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Swiss Med Wkly. 2003 Jul 26;133(29-30):419-22.

Long-term glucose insulin potassium infusion improves systolic and diastolic function in patients with chronic ischemic cardiomyopathy.

Author information

1
Department of Cardiology, Dicle University School of Medicine, Diyarbakir, Turkey. saitalan@dicle.edu.tr

Abstract

We assessed the effects of glucose-insulin-potassium (GIK) using echocardiography, right ventricular catheterisation and myocardial scintigraphy with 99mTc sestamibi in stable patients with ischaemic cardiac dysfunction.

METHODS:

Thirty male patients with stable coronary disease (SCD) and an ejection fraction (EF) <40% were studied for systolic and diastolic function. Glucose 30%, 300 insulin units and KCl 6 g/l were infused at 1 ml/kg per hour for 24 hours. Haemodynamic, echocardiographic and myocardial scintigraphy measurements were recorded at rest on completion of the GIK infusion.

RESULTS:

A significant increase in EF was observed (32.1 +/- 7.8% and 43.3 +/- 11.6%, p <0.01). A significant prolongation was seen in the diastolic filling periods (365 +/- 52 msec and 428 +/- 70 msec, p <0.05). A significant decrease in pulmonary capillary wedge pressure was measured (22.2 +/- 5.3 and 17.1 +/- 4.3, p <0.01) and a significant decrease in stress score (SS) was observed (13 +/- 7 and 11 +/- 5, p >0.05).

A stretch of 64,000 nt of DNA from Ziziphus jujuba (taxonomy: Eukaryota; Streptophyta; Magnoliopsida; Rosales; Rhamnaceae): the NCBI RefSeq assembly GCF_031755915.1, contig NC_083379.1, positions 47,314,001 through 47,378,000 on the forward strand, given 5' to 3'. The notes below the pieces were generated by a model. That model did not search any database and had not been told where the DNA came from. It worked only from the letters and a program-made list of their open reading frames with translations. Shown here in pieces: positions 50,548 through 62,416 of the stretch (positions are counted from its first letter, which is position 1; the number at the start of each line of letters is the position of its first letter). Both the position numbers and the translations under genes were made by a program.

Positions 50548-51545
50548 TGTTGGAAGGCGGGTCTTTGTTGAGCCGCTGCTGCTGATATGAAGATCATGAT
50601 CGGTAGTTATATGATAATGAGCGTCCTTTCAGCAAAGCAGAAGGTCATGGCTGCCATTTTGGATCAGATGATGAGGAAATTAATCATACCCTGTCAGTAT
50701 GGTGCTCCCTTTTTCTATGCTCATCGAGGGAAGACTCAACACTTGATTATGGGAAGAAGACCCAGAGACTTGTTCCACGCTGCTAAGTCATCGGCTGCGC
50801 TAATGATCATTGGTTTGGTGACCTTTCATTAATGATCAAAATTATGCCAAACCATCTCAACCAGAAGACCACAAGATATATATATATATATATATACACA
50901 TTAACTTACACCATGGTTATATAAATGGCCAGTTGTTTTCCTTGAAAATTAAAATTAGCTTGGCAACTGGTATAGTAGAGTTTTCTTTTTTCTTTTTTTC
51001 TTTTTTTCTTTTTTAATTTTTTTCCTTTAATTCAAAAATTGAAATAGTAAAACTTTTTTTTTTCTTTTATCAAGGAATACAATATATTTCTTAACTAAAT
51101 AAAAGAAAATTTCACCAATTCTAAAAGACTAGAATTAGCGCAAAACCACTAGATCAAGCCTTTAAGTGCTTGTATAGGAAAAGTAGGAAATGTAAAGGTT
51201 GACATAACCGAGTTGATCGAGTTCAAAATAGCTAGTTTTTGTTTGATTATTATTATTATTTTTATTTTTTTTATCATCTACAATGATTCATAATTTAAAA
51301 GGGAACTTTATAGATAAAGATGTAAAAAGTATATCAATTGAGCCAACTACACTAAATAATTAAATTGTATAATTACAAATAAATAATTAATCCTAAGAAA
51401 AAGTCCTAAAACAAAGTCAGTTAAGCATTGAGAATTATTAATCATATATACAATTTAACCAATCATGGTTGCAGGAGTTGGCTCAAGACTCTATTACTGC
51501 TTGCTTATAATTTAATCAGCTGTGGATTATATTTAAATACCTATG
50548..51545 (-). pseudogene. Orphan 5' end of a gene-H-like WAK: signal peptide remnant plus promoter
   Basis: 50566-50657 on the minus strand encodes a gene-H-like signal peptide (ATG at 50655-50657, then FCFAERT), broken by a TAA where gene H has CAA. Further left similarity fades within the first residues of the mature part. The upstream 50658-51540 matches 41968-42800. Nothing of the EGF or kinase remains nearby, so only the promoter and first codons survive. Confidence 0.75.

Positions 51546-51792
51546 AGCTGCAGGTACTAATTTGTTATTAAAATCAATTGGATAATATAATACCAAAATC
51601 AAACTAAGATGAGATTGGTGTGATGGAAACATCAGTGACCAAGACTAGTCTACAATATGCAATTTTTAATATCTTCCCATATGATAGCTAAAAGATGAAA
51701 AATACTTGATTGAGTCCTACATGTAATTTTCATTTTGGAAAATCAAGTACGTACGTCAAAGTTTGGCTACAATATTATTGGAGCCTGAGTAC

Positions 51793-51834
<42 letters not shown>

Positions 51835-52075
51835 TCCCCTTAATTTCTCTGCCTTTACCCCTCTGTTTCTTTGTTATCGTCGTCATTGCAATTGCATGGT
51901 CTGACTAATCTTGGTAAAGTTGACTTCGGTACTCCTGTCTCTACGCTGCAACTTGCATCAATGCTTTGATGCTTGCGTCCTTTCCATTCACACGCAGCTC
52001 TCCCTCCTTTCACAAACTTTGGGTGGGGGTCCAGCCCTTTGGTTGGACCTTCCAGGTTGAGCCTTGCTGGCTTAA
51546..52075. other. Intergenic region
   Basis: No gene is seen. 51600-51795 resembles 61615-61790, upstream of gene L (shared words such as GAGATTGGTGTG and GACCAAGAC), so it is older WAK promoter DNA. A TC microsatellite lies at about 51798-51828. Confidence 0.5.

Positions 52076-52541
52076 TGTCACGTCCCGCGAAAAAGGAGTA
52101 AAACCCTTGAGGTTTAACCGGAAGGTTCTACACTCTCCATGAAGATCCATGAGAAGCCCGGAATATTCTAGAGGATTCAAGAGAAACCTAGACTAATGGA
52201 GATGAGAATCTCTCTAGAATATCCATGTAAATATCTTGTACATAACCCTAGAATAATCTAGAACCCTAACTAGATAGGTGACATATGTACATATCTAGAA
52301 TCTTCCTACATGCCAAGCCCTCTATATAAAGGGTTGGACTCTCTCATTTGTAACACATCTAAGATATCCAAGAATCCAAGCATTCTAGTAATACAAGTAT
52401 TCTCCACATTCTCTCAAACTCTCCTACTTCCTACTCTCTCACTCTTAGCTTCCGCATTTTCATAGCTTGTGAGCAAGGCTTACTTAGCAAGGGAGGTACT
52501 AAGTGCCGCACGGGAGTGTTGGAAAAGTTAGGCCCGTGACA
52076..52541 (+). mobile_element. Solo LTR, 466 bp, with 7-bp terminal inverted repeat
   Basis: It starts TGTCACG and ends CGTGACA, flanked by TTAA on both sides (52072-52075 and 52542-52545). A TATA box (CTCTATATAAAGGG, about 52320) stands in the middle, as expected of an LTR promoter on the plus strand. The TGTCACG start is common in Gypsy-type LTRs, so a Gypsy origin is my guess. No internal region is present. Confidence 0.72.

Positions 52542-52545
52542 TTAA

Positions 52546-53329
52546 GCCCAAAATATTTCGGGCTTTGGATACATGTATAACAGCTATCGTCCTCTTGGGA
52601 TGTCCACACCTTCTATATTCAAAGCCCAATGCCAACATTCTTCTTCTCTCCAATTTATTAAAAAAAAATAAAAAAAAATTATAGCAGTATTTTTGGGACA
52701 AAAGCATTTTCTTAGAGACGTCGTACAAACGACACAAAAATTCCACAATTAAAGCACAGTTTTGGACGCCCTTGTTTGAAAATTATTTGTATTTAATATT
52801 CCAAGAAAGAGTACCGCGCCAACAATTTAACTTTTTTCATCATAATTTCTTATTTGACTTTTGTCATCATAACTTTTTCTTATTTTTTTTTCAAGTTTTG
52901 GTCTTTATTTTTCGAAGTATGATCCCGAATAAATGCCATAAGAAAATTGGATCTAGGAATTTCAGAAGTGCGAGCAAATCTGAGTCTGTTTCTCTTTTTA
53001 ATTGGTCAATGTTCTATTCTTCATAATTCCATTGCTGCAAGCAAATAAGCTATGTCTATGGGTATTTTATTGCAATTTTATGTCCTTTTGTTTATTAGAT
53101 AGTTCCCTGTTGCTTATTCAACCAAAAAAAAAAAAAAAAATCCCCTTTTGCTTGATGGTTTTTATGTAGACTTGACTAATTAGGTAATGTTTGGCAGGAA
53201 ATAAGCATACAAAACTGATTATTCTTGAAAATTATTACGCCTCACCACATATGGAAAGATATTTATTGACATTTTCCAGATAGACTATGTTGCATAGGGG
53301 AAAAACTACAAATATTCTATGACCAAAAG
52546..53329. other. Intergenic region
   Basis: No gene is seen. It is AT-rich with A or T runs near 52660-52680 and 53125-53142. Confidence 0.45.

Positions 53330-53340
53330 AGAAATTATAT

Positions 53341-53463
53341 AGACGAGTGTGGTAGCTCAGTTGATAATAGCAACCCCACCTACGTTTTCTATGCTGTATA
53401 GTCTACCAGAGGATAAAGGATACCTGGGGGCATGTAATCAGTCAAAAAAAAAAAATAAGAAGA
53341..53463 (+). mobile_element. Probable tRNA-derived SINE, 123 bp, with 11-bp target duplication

CONCLUSION:

Our present work suggests that GIK infusion improves systolic and diastolic function in patients with SCD and an ejection fraction <40%. Further studies are needed to determine whether long-term GIK infusion could be useful for therapeutic strategies in patients with chronic ischaemic coronary diseases.

PMID:
14562192
DOI:
2003/29/smw-10285
[Indexed for MEDLINE]

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